[A black hole] takes the brightness of the stars … then swallows them whole, compressing them until there is nothing but a dark, blank sky1

Currion’s notion of humanitarian innovation as a ‘Black Hole’ (Innovation Issue) is somewhat disheartening. It leaves us with few places to go. Notwithstanding the critical importance of addressing structural and systemic barriers and the many challenges involved (to which, again, I will return), we might also explore the more positive metaphor of the ‘North Star’. Here the focus is on what we are aspiring towards – our ‘guiding light’ – and looking out for signs that we might be travelling in the right direction. Krishnaraj, Hunt and Schwarz (2019) point to

the importance of establishing clear parameters for the kind of humanitarian innovation we want to see, and how to translate this into practice.

There is much in the Innovation Issue about what we do not want for humanitarian innovation and perhaps less about what we do want. It is true that humanitarian innovation is a complex, challenge-ridden and often contested space. However, given the current state of the humanitarian system, it is something, as Finnigan and Farkas (Innovation Issue) make clear, that we cannot do without:

New and innovative systems, methods and approaches are urgently needed by the humanitarian system to mitigate the effects of … context dynamics on communities in crisis.

They go on to say that ‘the speed and magnitude with which these new forces are threatening humanity’ should be all the imperative needed to urgently address and reconcile these challenges confronting humanitarian action.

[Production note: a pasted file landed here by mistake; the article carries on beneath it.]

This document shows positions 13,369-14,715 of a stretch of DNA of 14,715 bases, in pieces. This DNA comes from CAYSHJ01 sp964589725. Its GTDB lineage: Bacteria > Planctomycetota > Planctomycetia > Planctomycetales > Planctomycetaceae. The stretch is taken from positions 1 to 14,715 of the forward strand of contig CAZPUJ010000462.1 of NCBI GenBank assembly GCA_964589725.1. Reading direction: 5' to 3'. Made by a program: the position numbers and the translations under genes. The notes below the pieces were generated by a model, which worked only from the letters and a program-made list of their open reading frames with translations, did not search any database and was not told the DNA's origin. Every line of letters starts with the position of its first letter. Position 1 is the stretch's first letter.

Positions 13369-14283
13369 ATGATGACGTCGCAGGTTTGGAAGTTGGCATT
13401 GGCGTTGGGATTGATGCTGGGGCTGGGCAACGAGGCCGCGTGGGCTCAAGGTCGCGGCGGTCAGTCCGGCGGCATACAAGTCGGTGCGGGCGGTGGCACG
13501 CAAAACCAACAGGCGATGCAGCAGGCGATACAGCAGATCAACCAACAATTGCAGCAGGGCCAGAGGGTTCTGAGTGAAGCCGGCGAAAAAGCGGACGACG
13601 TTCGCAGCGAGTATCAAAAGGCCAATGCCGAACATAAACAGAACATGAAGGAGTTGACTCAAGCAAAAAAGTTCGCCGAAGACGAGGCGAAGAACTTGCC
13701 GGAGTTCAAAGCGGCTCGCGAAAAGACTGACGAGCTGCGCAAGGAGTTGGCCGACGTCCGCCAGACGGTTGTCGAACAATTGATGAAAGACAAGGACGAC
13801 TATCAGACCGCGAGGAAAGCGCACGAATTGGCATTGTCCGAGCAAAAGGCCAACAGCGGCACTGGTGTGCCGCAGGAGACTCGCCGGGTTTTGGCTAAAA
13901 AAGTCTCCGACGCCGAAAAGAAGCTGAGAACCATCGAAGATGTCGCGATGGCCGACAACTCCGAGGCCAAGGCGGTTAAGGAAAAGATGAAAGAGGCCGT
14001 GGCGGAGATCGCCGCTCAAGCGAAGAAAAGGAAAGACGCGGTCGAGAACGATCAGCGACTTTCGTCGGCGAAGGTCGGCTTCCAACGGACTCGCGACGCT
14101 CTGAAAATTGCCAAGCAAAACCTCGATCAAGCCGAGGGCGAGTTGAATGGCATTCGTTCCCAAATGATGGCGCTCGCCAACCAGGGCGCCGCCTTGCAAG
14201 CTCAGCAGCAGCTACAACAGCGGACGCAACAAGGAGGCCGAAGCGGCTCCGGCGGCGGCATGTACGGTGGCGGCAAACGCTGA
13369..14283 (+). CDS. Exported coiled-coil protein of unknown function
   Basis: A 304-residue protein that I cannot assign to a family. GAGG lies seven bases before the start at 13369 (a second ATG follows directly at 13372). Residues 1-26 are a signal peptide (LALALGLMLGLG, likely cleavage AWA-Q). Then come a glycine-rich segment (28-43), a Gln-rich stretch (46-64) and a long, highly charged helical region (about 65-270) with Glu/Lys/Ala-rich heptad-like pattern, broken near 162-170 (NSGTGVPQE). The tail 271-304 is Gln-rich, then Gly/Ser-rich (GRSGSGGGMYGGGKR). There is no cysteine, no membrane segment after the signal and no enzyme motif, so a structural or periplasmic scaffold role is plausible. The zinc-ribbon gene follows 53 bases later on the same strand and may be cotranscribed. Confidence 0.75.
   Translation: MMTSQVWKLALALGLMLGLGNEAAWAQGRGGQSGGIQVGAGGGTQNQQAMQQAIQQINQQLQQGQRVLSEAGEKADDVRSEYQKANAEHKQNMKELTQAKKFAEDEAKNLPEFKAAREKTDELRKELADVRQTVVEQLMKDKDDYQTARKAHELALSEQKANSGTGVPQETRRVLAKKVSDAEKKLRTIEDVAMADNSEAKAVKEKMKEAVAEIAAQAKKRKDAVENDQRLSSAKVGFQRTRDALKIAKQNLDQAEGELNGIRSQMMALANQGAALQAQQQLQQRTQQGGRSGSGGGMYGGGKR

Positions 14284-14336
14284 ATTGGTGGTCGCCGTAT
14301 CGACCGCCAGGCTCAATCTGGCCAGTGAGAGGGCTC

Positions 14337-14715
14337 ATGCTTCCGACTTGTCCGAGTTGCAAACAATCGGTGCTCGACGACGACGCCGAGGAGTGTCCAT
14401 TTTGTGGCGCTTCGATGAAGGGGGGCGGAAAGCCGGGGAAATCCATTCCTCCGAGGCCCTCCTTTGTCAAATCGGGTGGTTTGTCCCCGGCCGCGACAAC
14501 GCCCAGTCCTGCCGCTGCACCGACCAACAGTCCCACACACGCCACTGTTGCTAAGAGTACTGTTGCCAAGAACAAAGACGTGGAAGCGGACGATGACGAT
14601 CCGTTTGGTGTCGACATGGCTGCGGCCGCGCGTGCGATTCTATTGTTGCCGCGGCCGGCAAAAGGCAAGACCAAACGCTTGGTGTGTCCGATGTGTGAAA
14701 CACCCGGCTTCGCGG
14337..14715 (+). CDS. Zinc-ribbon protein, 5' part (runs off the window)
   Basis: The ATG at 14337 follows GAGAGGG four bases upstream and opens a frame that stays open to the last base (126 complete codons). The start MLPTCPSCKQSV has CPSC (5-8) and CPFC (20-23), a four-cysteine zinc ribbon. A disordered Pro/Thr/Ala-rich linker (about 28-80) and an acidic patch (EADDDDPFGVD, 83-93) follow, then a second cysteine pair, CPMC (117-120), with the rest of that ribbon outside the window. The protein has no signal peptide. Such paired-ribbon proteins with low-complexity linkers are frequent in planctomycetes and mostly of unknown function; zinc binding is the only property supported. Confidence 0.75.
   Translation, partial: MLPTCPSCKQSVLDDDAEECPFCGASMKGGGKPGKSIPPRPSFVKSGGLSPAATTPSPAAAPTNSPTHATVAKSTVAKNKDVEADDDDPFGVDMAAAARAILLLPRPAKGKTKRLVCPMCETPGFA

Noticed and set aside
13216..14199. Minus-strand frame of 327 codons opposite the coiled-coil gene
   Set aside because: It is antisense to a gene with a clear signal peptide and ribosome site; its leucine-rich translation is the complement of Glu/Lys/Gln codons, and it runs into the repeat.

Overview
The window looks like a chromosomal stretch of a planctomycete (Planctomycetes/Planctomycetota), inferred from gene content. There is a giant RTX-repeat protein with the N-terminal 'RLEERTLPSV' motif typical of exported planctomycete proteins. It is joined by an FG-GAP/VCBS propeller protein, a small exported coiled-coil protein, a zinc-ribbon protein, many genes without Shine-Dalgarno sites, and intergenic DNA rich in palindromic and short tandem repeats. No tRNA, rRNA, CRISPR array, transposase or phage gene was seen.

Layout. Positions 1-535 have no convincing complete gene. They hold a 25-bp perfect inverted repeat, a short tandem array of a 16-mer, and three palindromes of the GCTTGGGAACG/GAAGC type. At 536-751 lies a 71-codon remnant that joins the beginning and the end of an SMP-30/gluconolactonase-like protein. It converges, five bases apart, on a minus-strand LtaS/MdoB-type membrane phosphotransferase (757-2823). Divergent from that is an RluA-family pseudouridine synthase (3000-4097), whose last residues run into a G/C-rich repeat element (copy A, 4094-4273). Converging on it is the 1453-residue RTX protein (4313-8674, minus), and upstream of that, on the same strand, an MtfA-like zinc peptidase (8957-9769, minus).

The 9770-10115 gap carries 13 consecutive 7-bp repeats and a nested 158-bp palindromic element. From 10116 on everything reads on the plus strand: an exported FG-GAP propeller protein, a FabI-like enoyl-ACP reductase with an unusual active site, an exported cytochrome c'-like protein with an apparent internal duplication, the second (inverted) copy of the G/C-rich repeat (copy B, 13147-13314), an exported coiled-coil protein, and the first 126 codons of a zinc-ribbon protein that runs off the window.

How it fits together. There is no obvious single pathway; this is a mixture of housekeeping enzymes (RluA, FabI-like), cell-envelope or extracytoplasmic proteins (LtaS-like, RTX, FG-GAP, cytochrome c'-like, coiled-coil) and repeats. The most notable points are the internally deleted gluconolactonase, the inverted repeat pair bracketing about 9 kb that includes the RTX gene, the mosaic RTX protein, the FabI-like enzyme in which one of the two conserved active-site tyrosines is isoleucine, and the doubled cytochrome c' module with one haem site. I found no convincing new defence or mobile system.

For Elrha, humanitarian innovation is not peripheral but integral to effective humanitarian response.2 We believe that through supporting the generation of new, evidence-based solutions which work, we can together start to make progress in tackling protracted humanitarian problems and become more accountable to the people that we serve affected by crises. As such, the attention given to innovation at the 2016 World Humanitarian Summit – ‘brought to the fore yet again’ (Müller and Sou, Innovation Issue) – and the substantive focus of the Innovation Issue is, for us, a welcome call.

An Evolving Space

What is not fully captured by the contributions in the Innovation Issue is the extent to which the humanitarian innovation agenda has evolved. Whilst Finnigan and Farkas (Innovation Issue) suggest that humanitarian innovation has always been around, what we have been experiencing in the sector in the last ten years is something different – more deliberate, systematic and applied: